CSEC ON-LINE REFERENCE LIBRARY
WILLIAM P. McKENZIE, CSB
Writing a commentary upon the ninety-first psalm, an honored principal of a theological college discussed the verse which says, "There shall no evil befall thee, neither shall any plague come nigh thy dwelling," somewhat as follows. He argued that a disease or a plague was no respecter of persons, that the Christian had no assurance of protection from either, that infection and pestilence were unavoidable; hence that the statement cannot be taken as having literal or practical application. Nevertheless, as it must be true in a way, the only way to understand its truth was to regard it as having application to the Messianic messenger.
Curiously enough, as if assuming the psalm to be Messianic, it was a verse from this particular psalm which was presented to Christ Jesus in the form of a temptation when he was urged to cast himself down from the temple pinnacle. Jesus refused to consider making this spectacular exhibition wherewith to impress the multitudes in the temple courts, and made answer to the temptation, "It is said, Thou shalt not tempt the Lord thy God." Now, the chapter heading of the psalm is against the commentary of the theologian, for the brief statement of its contents is: "The state of the godly, their safety, their habitation, their servants, their friend; with the effects of them all." Furthermore, the emphasis is laid on making God refuge and fortress and habitation, and it clearly follows, "Because thou hast made the Lord, which is my refuge, even the most High, thy habitation; there shall no evil befall thee, neither shall any plague come nigh thy dwelling."
Very well, then; what, in the time of human fear, should be the effort of one who believes the Bible? Must it not be to enter in and dwell "in the secret place of the most High," and there be protected with the quiet and safety that the nestling has under the mother bird's protecting wing, so that metaphysically he may understand the fact regarding over brooding Spirit, "He shall cover thee with his feathers, and under his wings shalt thou trust: his truth shall be thy shield and buckler"? The materialist is without resource in times of trouble because the materialistic beliefs which engender discord have of course no assured remedy for it. Tentative and experimental material remedies do not reach to the evil wish in mortal mind which is father to the evil effects in experience. The wish that evil may befall true men and that the plague may come nigh those bravely standing for righteousness connects itself with evil's claim to despotic power and the rulership of the world. In a brief answer to a question regarding a mesmerist's public exhibition of his power, Mrs. Eddy says (Miscellaneous Writings, p. 48): "It is alleged that at one of his recent lectures in Boston Mr. Carpenter made a man drunk on water, and then informed his audience that he could produce the effect of alcohol, or of any drug, on the human system, through the action of mind alone. This honest declaration as to the animus of animal magnetism and the possible purpose to which it can be devoted, has, we trust, been made in season to open the eyes of the people to the hidden nature of some tragic events and sudden deaths at this period."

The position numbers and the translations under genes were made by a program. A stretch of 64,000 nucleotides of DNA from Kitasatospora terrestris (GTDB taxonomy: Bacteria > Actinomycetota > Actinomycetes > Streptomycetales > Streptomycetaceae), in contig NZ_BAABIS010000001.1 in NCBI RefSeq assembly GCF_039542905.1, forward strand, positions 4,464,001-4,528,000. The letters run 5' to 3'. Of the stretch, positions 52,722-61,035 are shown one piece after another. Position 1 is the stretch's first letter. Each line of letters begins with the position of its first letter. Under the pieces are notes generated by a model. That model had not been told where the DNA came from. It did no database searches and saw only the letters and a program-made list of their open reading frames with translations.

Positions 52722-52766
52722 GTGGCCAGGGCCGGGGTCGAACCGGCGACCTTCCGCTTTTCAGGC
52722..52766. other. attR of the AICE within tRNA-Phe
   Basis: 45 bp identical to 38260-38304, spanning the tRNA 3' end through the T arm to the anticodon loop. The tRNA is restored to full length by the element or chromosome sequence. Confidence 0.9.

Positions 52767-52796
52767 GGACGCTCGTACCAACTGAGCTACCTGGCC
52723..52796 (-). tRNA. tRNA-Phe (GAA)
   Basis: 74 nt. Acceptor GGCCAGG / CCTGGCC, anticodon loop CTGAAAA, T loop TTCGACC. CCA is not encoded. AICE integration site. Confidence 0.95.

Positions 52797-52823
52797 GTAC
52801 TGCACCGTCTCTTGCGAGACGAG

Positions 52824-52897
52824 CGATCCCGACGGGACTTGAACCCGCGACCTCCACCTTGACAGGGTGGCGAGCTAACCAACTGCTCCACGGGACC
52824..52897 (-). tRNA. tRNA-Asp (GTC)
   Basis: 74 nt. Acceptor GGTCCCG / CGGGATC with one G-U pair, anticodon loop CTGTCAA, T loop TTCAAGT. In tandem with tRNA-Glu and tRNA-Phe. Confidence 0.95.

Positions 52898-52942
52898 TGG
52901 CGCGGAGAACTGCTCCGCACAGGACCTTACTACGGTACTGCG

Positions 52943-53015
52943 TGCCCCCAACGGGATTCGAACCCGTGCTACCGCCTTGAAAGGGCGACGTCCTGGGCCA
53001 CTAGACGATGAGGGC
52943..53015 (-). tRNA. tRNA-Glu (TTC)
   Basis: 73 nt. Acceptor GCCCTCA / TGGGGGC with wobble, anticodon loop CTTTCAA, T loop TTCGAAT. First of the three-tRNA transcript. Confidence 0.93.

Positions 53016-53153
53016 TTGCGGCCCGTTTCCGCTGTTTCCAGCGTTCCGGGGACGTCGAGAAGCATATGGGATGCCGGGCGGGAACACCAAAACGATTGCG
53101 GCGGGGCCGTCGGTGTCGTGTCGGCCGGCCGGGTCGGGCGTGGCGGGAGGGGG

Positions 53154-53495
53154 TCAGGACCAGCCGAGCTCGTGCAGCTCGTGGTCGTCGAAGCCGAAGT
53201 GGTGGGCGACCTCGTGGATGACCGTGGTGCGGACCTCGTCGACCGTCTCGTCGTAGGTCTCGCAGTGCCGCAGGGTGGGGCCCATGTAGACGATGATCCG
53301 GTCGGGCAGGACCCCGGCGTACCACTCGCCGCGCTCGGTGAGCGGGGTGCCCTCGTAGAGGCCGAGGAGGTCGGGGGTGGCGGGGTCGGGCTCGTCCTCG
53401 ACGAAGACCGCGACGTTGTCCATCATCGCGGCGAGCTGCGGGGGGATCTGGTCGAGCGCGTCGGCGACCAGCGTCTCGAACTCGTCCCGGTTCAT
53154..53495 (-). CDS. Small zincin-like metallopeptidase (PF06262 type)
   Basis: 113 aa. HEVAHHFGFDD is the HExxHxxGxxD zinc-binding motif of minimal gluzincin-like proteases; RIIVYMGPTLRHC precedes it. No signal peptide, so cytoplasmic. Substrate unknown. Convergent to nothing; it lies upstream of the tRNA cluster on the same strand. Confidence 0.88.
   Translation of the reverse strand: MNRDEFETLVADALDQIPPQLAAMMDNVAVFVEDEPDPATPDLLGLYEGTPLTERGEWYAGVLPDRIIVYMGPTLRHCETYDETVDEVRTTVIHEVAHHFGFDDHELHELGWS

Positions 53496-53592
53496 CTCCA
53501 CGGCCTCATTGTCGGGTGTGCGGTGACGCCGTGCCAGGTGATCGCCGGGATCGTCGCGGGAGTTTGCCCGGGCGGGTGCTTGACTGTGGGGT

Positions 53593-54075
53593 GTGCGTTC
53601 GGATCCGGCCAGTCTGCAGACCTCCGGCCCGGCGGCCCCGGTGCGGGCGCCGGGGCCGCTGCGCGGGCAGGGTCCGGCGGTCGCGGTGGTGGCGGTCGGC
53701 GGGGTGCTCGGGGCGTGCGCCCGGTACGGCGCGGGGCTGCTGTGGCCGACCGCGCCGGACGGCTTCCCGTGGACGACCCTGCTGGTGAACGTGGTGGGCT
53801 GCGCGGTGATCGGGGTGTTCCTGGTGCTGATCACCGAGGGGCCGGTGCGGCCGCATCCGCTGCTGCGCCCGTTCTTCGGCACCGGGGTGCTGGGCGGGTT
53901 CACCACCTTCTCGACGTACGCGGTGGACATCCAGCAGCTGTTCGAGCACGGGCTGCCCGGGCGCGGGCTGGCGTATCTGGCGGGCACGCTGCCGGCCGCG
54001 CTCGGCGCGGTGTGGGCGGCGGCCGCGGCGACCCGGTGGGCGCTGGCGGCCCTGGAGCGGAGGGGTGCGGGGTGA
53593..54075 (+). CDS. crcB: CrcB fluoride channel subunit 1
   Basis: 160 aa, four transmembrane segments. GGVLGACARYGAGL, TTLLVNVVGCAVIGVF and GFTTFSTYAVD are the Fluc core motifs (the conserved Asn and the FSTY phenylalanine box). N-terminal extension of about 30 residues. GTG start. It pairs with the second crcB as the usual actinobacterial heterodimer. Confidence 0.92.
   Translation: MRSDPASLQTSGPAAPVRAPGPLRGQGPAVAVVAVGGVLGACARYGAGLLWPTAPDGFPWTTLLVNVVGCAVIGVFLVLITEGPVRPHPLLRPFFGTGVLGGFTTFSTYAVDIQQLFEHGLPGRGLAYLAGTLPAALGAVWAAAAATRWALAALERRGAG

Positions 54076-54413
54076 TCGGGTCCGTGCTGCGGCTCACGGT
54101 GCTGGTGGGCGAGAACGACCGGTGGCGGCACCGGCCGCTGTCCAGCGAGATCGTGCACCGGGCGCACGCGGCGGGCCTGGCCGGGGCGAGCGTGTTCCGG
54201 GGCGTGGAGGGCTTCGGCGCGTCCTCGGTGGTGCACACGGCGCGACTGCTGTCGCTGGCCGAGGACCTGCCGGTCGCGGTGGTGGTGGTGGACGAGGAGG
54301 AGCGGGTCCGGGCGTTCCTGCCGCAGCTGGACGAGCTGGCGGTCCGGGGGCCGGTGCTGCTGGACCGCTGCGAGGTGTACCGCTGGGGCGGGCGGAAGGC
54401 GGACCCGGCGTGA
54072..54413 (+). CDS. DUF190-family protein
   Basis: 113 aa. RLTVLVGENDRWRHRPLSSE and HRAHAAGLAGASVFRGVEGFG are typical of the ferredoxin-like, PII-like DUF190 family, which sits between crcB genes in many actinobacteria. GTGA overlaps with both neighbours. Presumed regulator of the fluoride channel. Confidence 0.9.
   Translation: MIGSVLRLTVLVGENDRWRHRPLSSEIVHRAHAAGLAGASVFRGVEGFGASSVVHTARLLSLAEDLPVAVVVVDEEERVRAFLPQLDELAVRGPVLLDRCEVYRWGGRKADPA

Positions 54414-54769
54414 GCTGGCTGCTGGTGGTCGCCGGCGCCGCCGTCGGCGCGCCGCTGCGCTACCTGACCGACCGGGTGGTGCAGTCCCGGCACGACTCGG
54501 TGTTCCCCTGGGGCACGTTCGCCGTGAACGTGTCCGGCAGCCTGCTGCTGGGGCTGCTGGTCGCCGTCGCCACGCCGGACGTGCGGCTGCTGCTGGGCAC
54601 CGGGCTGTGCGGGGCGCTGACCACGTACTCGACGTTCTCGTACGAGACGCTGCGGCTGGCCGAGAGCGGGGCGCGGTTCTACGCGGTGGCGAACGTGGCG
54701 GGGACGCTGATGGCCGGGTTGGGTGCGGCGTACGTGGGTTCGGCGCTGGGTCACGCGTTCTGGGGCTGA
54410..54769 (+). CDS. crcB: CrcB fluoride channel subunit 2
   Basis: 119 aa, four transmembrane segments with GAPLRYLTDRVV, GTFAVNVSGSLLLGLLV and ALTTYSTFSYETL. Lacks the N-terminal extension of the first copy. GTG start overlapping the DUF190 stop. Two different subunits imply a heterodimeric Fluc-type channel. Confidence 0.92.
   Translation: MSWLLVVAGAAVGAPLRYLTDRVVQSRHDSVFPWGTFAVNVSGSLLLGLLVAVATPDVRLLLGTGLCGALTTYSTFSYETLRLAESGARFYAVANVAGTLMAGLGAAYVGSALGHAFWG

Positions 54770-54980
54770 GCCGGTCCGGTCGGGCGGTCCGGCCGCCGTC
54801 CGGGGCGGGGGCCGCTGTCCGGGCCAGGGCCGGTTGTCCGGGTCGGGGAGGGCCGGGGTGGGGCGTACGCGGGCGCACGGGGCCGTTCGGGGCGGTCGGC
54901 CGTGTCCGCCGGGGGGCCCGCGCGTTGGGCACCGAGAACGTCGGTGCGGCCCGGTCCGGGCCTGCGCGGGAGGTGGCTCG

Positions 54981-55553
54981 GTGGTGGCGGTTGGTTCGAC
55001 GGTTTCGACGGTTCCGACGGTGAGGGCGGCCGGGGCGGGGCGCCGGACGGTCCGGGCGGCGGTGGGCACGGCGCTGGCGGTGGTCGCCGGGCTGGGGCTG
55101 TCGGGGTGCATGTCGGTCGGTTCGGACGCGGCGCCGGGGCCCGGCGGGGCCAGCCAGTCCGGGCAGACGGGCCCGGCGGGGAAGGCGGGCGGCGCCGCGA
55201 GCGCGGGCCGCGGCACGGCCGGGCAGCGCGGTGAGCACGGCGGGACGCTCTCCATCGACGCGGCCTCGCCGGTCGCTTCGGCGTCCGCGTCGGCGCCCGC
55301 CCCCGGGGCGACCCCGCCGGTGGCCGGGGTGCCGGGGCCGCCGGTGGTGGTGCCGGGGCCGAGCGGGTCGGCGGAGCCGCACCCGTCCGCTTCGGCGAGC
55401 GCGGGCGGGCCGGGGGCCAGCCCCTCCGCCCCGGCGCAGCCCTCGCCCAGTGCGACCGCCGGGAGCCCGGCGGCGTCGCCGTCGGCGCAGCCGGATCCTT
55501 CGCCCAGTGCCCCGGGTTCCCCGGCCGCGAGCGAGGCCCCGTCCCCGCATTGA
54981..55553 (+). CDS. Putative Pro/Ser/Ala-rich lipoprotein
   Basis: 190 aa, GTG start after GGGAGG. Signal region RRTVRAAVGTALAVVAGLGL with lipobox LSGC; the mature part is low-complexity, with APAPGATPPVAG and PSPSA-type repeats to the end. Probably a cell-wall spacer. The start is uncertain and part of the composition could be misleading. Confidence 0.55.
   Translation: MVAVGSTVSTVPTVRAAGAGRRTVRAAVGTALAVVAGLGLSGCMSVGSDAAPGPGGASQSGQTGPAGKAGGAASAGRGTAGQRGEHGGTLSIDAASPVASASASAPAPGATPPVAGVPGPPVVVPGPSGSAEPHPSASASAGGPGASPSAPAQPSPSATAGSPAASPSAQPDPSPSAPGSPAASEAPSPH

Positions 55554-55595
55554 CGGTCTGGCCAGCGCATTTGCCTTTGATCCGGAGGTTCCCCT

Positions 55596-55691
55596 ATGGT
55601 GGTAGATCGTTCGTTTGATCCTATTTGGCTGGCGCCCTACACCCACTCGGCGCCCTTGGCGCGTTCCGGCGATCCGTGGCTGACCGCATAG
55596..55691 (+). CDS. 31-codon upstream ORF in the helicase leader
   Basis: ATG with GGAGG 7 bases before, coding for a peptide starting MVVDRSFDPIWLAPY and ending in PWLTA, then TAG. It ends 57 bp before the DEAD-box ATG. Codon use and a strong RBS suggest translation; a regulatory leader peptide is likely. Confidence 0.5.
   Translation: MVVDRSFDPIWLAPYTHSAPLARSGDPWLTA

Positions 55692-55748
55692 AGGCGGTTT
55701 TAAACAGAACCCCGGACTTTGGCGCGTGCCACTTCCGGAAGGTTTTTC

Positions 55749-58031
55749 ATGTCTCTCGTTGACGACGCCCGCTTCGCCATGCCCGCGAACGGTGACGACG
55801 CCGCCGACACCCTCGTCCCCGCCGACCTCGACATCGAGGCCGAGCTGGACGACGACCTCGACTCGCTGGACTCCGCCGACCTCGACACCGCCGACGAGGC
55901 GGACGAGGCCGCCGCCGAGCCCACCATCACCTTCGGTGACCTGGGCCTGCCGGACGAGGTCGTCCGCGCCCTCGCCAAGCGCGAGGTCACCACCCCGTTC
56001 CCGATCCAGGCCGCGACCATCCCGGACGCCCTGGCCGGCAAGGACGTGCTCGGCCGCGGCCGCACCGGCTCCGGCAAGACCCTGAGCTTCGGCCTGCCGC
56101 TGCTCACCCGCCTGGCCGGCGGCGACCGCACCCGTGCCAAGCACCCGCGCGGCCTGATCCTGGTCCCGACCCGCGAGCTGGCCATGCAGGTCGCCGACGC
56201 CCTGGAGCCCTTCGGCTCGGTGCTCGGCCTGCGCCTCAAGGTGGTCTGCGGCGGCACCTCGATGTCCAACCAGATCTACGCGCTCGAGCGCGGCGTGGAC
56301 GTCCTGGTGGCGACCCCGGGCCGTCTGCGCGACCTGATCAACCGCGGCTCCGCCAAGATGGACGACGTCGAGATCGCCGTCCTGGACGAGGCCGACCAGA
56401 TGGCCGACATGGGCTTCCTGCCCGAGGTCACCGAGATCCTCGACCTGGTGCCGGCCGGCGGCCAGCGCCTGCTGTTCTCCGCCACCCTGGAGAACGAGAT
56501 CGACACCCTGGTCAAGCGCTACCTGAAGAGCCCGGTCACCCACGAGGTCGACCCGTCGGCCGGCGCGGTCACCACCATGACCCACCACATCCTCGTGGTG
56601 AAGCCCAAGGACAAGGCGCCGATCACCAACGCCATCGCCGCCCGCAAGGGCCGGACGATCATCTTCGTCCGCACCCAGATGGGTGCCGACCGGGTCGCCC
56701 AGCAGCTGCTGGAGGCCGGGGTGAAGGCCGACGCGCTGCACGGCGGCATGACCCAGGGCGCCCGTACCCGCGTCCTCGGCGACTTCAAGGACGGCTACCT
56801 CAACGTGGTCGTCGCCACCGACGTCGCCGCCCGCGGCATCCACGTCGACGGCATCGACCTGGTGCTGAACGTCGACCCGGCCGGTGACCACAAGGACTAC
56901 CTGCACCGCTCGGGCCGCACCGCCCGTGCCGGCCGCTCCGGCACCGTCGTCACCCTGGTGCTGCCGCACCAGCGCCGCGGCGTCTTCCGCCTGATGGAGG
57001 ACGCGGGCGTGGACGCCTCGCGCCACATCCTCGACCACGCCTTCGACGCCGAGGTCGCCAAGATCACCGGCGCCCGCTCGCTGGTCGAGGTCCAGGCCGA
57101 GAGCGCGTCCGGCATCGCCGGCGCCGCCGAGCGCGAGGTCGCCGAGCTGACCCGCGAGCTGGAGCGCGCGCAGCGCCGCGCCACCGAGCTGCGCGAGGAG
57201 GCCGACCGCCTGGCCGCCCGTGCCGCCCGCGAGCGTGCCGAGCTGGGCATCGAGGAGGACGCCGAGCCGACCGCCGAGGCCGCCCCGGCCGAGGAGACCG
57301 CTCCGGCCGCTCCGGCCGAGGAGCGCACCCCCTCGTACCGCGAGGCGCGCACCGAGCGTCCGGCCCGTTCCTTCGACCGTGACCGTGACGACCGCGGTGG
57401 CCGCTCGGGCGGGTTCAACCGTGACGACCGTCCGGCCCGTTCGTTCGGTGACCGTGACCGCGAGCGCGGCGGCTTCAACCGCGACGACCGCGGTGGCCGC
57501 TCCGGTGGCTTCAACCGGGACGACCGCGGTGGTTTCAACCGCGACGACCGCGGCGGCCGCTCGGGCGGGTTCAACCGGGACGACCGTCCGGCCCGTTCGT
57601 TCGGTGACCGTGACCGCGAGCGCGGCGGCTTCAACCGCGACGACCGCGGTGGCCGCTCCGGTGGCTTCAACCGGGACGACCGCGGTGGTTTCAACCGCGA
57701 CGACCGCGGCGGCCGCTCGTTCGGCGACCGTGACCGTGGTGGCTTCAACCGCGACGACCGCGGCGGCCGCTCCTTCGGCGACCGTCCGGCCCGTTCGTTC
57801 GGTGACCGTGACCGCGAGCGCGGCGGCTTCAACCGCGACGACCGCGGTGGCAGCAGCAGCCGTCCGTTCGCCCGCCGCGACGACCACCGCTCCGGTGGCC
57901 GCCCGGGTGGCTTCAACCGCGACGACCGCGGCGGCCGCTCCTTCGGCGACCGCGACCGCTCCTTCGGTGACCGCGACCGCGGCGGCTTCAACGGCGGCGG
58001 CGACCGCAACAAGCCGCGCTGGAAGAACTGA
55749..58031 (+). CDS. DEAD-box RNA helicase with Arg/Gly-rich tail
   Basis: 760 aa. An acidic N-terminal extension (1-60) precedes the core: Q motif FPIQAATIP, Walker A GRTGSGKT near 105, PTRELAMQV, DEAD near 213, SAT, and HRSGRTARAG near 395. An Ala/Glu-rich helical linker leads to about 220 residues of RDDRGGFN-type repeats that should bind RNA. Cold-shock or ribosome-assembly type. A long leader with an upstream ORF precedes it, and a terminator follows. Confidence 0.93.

At this time when modern sorcery is meeting its exposure and, struggling to continue, seeks for victims to strike with terror by night or to wound with the arrow of mental suggestion by day, when pestilence is its argument in the darkness of ignorance, and when its science of destruction is wasting the world in the noonday of its pride, those who desire peace and safety must needs turn to God. But how shall we know God, men say; we have trusted teachers and guides, doctors and leaders and scribes, and they all tell us of the power and activity of evil, so that God seems far off and unavailable. The answer comes in that message of Jeremiah familiar to us as the words of a song:
If with all your hearts ye truly seek me,
The most clear and evident way for seeking after God is to investigate and understand that Science whereby God's healing power is being proven in the world. In every instance of healing there comes a glow of love for God and a joyful recognition of His goodness. Many a demonstration is made through the quiet realization of the truth of the words found in the psalm from which quotations have been made. That they have universal application is evident to those who through faith have already proved their truth. Mrs. Eddy is emphatic that "the Science of mental healing must be understood" (Miscellaneous Writings, p. 175), and she continues: "There are false Christs that would 'deceive, if it were possible, the very elect,' by instituting matter and its methods in place of God, Mind. Their supposition is, that there are other minds than His; that one mind controls another; that one belief takes the place of another. But this ism of to-day has nothing to do with the Science of mental healing which acquaints us with God and reveals the one perfect Mind and His laws."
Christian Science Sentinel, October 19, 1918
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